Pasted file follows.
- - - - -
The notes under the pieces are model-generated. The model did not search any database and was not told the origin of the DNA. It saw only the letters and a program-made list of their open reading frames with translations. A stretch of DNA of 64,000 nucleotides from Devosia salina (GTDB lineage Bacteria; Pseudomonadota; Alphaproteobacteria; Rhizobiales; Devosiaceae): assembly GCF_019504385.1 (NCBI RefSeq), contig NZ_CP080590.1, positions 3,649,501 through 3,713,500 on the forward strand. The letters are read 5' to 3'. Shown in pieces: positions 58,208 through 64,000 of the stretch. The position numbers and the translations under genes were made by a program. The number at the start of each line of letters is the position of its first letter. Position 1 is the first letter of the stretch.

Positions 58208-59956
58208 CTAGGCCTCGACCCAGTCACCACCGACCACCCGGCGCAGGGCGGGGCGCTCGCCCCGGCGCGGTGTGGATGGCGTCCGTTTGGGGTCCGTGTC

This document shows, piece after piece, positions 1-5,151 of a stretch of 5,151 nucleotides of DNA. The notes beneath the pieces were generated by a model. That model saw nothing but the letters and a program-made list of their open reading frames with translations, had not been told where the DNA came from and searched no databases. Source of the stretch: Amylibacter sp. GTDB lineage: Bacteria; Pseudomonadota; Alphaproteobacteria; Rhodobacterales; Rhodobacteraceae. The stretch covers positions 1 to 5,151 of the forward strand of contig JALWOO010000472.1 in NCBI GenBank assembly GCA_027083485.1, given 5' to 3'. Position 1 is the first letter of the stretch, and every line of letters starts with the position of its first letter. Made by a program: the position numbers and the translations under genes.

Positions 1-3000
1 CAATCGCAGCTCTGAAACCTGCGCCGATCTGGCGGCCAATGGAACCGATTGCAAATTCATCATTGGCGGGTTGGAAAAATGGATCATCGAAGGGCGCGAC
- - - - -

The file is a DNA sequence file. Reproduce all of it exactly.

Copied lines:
The notes under the pieces are model-generated. The model did not search any database and was not told the origin of the DNA. It saw only the letters and a program-made list of their open reading frames with translations. A stretch of DNA of 64,000 nucleotides from Devosia salina (GTDB lineage Bacteria; Pseudomonadota; Alphaproteobacteria; Rhizobiales; Devosiaceae): assembly GCF_019504385.1 (NCBI RefSeq), contig NZ_CP080590.1, positions 3,649,501 through 3,713,500 on the forward strand. The letters are read 5' to 3'. Shown in pieces: positions 58,208 through 64,000 of the stretch. The position numbers and the translations under genes were made by a program. The number at the start of each line of letters is the position of its first letter. Position 1 is the first letter of the stretch.

Positions 58208-59956
58208 CTAGGCCTCGACCCAGTCACCACCGACCACCCGGCGCAGGGCGGGGCGCTCGCCCCGGCGCGGTGTGGATGGCGTCCGTTTGGGGTCCGTGTC

This document shows, piece after piece, positions 1-5,151 of a stretch of 5,151 nucleotides of DNA. The notes beneath the pieces were generated by a model. That model saw nothing but the letters and a program-made list of their open reading frames with translations, had not been told where the DNA came from and searched no databases. Source of the stretch: Amylibacter sp. GTDB lineage: Bacteria; Pseudomonadota; Alphaproteobacteria; Rhodobacterales; Rhodobacteraceae. The stretch covers positions 1 to 5,151 of the forward strand of contig JALWOO010000472.1 in NCBI GenBank assembly GCA_027083485.1, given 5' to 3'. Position 1 is the first letter of the stretch, and every line of letters starts with the position of its first letter. Made by a program: the position numbers and the translations under genes.

Positions 1-3000
1 CAATCGCAGCTCTGAAACCTGCGCCGATCTGGCGGCCAATGGAACCGATTGCAAATTCATCATTGGCGGGTTGGAAAAATGGATCATCGAAGGGCGCGAC